Haverhill voters fail to reach threshold to change town meeting format


Valley News Staff Writer

Published: 03-17-2024 7:45 PM

HAVERHILL — Voters in Haverhill rejected a proposal on Saturday that would have gotten rid of traditional Town Meeting in favor of so-called SB2 balloting.

Under SB2 — short for New Hampshire Senate Bill 2, passed in 1995 — towns vote on all warrant articles by Australian ballot on the second Tuesday in March after a deliberative session held on the first Tuesday.

Passing the measure requires the approval of 60% of a town’s voters. In paper balloting at Haverhill’s Town Meeting, the measure failed just short of that threshold, getting 56.3% of the vote. Still, voters were in favor of the new system, 156-121. There are just upward of 2,500 voters on the town checklist.

The town’s proposed $5.24 million operating budget, up from last year’s $5.1 million budget, passed. The new budget is expected to result in a tax rate of $6.79 per $1,000 of property value or $1,698 on a home valued at $250,000. Two last-ditch efforts to amend the budget from the floor failed.

Voters also rejected a proposal to allow all-terrain vehicles, or ATVs, on all Haverhill roads, excluding state and private roads. Currently, the vehicles are only allowed on select town roads. Voters opposed proposals to discontinue Tannery Road, Slight Hill Road, Anderson Lane and Tailgate Lane.

After an amendment from the floor, voters approved appropriating $10,000 to the Good Shepherd Ecumenical Food Pantry, rather than the $6,419 proposed on the warrant.

They also greenlighted the expansion of the North Haverhill Water and Light District to include two properties on Airport Road.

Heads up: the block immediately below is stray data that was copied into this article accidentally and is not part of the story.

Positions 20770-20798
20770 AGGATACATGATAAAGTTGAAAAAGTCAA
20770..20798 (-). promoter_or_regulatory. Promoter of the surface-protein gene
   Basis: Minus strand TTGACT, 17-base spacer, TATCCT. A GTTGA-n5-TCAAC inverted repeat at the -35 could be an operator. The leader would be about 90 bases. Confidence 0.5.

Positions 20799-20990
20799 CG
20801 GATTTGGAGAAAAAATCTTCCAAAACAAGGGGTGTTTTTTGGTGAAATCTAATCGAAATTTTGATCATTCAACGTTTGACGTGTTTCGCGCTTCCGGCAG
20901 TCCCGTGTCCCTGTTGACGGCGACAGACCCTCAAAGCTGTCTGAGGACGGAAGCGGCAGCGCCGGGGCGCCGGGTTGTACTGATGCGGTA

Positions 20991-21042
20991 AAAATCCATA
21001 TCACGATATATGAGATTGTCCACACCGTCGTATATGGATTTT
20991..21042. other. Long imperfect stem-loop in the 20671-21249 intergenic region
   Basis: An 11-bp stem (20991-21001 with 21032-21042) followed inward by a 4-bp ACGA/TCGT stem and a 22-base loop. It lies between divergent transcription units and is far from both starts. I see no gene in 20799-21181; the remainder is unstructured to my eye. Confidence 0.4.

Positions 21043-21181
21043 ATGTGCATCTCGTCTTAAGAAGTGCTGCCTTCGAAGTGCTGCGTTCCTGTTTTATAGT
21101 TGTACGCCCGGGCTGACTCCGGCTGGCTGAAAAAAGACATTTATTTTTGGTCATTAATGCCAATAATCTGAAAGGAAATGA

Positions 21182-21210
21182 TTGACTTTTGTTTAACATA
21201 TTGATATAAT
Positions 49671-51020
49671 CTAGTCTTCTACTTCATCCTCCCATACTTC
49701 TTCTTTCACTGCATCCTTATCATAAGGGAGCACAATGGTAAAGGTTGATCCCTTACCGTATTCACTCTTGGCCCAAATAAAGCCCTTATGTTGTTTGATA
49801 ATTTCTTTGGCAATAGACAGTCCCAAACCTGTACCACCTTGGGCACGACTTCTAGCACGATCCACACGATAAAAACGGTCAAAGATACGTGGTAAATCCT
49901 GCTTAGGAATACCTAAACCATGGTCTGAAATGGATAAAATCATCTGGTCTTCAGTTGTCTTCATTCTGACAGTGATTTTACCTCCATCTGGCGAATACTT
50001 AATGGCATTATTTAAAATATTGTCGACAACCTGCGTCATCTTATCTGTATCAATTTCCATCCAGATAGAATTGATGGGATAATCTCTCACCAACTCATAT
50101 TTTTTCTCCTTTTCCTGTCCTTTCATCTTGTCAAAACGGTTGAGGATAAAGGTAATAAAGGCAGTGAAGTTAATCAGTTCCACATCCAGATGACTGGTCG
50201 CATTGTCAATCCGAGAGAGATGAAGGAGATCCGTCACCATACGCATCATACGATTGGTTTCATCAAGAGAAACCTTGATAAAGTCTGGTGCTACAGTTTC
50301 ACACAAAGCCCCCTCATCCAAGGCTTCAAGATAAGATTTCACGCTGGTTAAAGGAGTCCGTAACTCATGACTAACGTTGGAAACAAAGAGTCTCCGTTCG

Voters approved a $40,000-to-$55,000 wage scale for the town clerk position and rejected an advisory article that would have indicated to the Selectboard that voters wanted the Town Clerk’s office to be open 40 hours a week. It’s currently open 33 hours a week.

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“If I wanted to take a month off to go to the Bahamas, I could do that,” said newly appointed Town Clerk Carole Brooks-Broer, defending her power to set her own hours. “But I’d never do that, because that would be unprofessional.”

Brooks-Broer, the former deputy town clerk, is replacing retiring Town Clerk Christina Herbert.

With a lawsuit between Woodsville Fire District against the town of Haverhill related to how the town appropriates funding to the village still awaiting decision from the Supreme Court of New Hampshire, a pair of proposed appropriations to the Woodsville Fire and Highway Departments were rejected by secret ballot, 150-111 and 148-105, respectively.

The Selectboard did not recommend those appropriations.

Voters postponed indefinitely a trio of ordinances related to short-term lodging, false alarm and “frivolous complaints,” as well as special events.

Frances Mize is a Report for America corps member. She can be reached at fmize@vnews.com or 603-727-3242.